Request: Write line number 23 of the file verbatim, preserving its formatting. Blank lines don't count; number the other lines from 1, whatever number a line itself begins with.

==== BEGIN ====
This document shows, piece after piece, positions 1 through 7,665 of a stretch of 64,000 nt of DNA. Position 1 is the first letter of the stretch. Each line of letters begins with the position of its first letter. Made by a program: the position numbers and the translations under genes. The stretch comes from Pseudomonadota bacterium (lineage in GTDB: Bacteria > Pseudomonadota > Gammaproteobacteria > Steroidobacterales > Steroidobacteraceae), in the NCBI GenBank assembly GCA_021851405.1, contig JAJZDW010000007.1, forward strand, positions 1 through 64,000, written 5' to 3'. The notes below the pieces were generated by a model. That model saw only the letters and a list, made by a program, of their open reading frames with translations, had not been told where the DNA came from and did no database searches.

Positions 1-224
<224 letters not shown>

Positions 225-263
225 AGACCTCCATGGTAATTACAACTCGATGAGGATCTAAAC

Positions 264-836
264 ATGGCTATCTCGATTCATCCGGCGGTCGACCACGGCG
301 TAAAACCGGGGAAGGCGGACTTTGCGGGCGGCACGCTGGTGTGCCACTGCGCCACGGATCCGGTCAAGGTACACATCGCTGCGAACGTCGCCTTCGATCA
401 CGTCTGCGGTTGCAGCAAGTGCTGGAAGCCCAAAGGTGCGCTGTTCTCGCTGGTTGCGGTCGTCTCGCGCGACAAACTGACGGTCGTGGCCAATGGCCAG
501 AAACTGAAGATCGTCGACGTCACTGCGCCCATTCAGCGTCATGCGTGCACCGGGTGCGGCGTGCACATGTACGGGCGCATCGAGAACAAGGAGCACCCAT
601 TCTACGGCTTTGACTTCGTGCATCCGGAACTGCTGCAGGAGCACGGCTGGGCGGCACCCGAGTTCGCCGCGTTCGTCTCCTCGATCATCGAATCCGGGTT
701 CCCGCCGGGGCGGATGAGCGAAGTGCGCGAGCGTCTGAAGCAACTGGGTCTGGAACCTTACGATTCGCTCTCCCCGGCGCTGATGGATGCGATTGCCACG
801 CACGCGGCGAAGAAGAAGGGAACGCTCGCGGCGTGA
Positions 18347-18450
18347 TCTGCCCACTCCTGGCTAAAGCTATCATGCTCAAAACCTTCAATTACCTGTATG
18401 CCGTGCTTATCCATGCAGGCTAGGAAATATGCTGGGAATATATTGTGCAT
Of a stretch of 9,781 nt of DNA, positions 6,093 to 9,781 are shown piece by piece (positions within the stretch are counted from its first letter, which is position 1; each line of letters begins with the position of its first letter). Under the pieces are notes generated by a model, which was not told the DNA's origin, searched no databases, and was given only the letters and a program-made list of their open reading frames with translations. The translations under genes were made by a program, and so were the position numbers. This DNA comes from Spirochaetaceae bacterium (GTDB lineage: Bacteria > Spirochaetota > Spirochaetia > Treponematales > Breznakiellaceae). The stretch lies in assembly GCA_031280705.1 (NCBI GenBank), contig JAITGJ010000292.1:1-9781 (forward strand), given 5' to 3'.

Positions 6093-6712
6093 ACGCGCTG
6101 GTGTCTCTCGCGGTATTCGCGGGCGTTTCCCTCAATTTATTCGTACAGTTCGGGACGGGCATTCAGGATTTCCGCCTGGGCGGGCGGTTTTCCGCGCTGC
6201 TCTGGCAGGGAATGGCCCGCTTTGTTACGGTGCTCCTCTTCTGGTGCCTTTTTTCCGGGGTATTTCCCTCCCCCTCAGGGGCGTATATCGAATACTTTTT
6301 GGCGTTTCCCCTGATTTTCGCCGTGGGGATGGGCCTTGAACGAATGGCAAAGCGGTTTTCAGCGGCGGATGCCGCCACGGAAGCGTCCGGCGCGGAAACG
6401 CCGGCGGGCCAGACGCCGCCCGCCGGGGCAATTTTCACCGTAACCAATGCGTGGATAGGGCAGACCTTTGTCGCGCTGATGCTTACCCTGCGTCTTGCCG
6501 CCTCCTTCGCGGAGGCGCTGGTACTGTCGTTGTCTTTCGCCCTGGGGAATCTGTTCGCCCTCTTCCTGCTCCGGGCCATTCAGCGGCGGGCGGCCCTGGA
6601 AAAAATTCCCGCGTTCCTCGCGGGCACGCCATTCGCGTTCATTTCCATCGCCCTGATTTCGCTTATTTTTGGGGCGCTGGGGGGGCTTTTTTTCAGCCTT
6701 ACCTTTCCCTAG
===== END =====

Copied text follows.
6401 CCGGCGGGCCAGACGCCGCCCGCCGGGGCAATTTTCACCGTAACCAATGCGTGGATAGGGCAGACCTTTGTCGCGCTGATGCTTACCCTGCGTCTTGCCG